Pandemic mental health: Study shows losing phone primary stress factor

The thought of losing a phone is one of the “primary stress factors” for young Aussies, and honestly, same.

There is nothing that can strike fear into my heart quite like the thought of losing my phone. Even a day of leaving my phone at home can throw me off balance — and it turns out I’m not alone.

New research from Medibank has revealed that stress levels are generally high since the pandemic and the main factors come as a shock to no one — finance and money, personal health, the pandemic in general, work, and doom scrolling are all part of it.

Not far down the list of stress-inducing scenarios for Gen Z and Millennials, however, was also the thought of losing a phone.

You may scoff, but phones aren’t just for calling anymore.

Right now my phone is my alarm, my torch, my calendar, my address and contact book, my main way of checking emails, my keeper of sentimental photos I should have saved elsewhere and important notes of things to look up later.

As someone who was born with absolutely zero sense of direction, digital maps are the only way I ever manage to find my way anywhere outside my suburb.

Not to mention that since the pandemic — especially for the many, often younger, people who had to lockdown alone — phones became our main source of connection to the outside world. While couples were allowed to connect with their partners in real life, singles weren’t allowed that same courtesy with a trusted friend or family member for much of the lockdown.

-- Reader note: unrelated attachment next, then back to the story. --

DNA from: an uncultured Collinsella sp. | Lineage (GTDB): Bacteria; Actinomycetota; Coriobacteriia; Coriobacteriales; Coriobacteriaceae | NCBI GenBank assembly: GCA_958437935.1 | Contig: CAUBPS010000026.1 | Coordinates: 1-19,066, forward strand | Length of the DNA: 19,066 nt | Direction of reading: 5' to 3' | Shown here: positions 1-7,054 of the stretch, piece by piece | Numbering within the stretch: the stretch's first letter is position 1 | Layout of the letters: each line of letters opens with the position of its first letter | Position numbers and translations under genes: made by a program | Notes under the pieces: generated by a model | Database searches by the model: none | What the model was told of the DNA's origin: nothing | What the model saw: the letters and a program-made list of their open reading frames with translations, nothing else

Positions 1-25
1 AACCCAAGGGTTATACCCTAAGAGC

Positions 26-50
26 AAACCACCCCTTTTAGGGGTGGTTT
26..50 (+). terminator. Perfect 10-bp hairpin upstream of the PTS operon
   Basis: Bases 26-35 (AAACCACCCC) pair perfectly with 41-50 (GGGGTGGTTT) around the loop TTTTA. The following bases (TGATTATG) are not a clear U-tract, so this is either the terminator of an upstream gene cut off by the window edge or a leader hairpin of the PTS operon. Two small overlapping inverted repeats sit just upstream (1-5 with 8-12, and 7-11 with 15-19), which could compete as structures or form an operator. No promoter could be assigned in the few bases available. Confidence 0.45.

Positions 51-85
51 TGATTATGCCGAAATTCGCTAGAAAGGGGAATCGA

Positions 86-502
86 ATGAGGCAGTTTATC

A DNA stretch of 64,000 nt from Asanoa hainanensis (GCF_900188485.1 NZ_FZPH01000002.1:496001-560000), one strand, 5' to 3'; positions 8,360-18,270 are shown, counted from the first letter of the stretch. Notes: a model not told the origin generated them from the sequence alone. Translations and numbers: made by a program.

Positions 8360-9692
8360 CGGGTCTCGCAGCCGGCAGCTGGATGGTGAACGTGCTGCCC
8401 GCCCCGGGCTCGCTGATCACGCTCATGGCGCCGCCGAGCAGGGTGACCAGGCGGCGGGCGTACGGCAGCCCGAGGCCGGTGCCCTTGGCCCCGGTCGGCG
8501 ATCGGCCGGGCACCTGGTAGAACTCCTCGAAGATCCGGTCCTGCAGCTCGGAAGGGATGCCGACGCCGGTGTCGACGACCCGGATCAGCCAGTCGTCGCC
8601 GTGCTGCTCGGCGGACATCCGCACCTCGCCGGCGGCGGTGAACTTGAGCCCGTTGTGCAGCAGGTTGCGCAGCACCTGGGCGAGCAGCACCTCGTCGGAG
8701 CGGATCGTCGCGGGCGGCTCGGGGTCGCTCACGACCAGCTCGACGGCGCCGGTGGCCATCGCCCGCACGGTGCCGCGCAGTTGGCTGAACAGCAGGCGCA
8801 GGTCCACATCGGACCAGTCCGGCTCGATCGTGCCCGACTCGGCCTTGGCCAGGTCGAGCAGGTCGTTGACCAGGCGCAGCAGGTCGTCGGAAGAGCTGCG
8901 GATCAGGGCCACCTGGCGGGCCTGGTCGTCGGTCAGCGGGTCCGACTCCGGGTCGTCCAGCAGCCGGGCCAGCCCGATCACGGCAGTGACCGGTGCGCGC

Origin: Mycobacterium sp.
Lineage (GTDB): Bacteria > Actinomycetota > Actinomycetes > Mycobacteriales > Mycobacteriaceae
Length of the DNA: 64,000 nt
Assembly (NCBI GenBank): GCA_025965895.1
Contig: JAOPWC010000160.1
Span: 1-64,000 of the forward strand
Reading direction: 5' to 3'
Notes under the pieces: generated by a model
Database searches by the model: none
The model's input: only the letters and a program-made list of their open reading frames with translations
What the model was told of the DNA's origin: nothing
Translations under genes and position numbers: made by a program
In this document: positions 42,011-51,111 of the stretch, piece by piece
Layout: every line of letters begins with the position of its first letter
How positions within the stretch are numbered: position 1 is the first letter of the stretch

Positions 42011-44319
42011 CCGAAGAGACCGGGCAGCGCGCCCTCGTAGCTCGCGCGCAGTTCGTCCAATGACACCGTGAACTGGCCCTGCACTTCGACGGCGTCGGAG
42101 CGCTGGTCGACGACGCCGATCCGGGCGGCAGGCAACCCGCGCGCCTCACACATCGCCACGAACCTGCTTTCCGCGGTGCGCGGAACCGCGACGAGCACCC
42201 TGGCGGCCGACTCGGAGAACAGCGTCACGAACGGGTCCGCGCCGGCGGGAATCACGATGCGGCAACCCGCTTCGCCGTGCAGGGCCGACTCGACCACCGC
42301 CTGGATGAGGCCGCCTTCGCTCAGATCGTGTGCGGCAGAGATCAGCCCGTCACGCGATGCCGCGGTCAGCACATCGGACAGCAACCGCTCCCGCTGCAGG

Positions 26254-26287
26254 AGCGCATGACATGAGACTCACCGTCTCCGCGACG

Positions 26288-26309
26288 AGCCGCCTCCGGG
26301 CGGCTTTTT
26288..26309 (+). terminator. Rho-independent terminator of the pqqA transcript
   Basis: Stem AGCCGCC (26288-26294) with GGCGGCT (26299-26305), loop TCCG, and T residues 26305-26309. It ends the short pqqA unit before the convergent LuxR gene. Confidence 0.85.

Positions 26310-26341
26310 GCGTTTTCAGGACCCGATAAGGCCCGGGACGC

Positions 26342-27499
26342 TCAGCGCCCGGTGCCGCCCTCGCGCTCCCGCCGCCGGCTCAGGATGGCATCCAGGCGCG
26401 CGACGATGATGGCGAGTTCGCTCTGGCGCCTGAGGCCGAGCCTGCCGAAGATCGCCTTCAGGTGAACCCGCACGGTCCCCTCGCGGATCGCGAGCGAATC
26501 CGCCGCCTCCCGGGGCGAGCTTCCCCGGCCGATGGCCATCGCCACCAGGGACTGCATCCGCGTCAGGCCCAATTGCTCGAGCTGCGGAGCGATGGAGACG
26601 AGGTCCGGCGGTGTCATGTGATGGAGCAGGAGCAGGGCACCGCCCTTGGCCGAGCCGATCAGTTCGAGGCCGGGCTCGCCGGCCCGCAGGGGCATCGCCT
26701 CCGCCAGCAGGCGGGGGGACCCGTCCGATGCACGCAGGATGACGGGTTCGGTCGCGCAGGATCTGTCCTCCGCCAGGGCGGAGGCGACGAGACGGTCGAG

I lived alone for the second pandemic, and even though I happily had a boyfriend who could be in my bubble, he worked in construction and still spent five to six days a week on work sites.

Meanwhile I had been made redundant from my dream job (thanks Covid) and spent a large chunk of time with little to do but contemplate my bad luck.

I still felt a stark difference between this second Sydney lockdown, and the first in which I locked down with the constant company of two housemates.

The added isolation I felt basically manifested in me constantly having a podcast playing at least someone in my apartment was talking, and having my phone in hand at all times so I could still feel connected. It’s hard to let that feeling go, even now.

So yes, the thought of losing my phone is somewhat triggering, and I refuse to be embarrassed by that fact.

How are we coping with stress?

While the general stress is understandable, the survey also showed that we may not be finding the healthiest ways of coping with it.

Over half of us have turned to binge watching, 43 per cent are stress eating (which gets even higher when you isolate Gen Z, at 58 per cent), 22 per cent are drinking excessively and 15 per cent are turning to online shopping.

“While there’s certainly more optimism that we’re moving into brighter times, there’s a huge number of Aussies who are feeling heightened stress,” said psychologist Noosha Anzab.

“In 2022, we have to remember people are facing their new ‘reality’ post lockdowns, which may include changes in finances, relationships, and work and career.”

What can we do about it?

Once again, a “fake it til you make it” approach could be just the thing to turn that mood around, says Anzab.

“This includes getting dressed up for the day ahead and channelling a positive mood through character play, which can be hugely beneficial in helping you start the day right – and ultimately another tool to help manage stress,” she says.

It’s a tool backed up by the survey, which found that 80 per cent of responders could change their mood for the day depending on how they dressed and prepared for it.

Originally published as The thought of losing a phone primary stress factor for Gen Z

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